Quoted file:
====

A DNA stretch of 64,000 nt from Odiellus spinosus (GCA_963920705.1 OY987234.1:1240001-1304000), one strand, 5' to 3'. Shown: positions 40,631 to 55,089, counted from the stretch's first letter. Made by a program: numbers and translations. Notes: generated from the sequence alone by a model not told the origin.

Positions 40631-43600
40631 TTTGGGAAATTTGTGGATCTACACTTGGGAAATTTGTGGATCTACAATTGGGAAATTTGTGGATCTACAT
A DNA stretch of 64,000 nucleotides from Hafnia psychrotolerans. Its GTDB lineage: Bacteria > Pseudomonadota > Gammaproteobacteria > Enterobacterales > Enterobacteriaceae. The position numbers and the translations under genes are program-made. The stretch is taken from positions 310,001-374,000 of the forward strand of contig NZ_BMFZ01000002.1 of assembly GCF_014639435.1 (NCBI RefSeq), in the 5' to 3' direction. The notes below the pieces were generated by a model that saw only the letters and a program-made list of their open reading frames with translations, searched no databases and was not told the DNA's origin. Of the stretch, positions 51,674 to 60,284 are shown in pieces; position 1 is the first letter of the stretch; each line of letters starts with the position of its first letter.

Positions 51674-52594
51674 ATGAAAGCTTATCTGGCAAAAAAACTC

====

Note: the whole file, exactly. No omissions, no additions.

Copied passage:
A DNA stretch of 64,000 nt from Odiellus spinosus (GCA_963920705.1 OY987234.1:1240001-1304000), one strand, 5' to 3'. Shown: positions 40,631 to 55,089, counted from the stretch's first letter. Made by a program: numbers and translations. Notes: generated from the sequence alone by a model not told the origin.

Positions 40631-43600
40631 TTTGGGAAATTTGTGGATCTACACTTGGGAAATTTGTGGATCTACAATTGGGAAATTTGTGGATCTACAT
A DNA stretch of 64,000 nucleotides from Hafnia psychrotolerans. Its GTDB lineage: Bacteria > Pseudomonadota > Gammaproteobacteria > Enterobacterales > Enterobacteriaceae. The position numbers and the translations under genes are program-made. The stretch is taken from positions 310,001-374,000 of the forward strand of contig NZ_BMFZ01000002.1 of assembly GCF_014639435.1 (NCBI RefSeq), in the 5' to 3' direction. The notes below the pieces were generated by a model that saw only the letters and a program-made list of their open reading frames with translations, searched no databases and was not told the DNA's origin. Of the stretch, positions 51,674 to 60,284 are shown in pieces; position 1 is the first letter of the stretch; each line of letters starts with the position of its first letter.

Positions 51674-52594
51674 ATGAAAGCTTATCTGGCAAAAAAACTC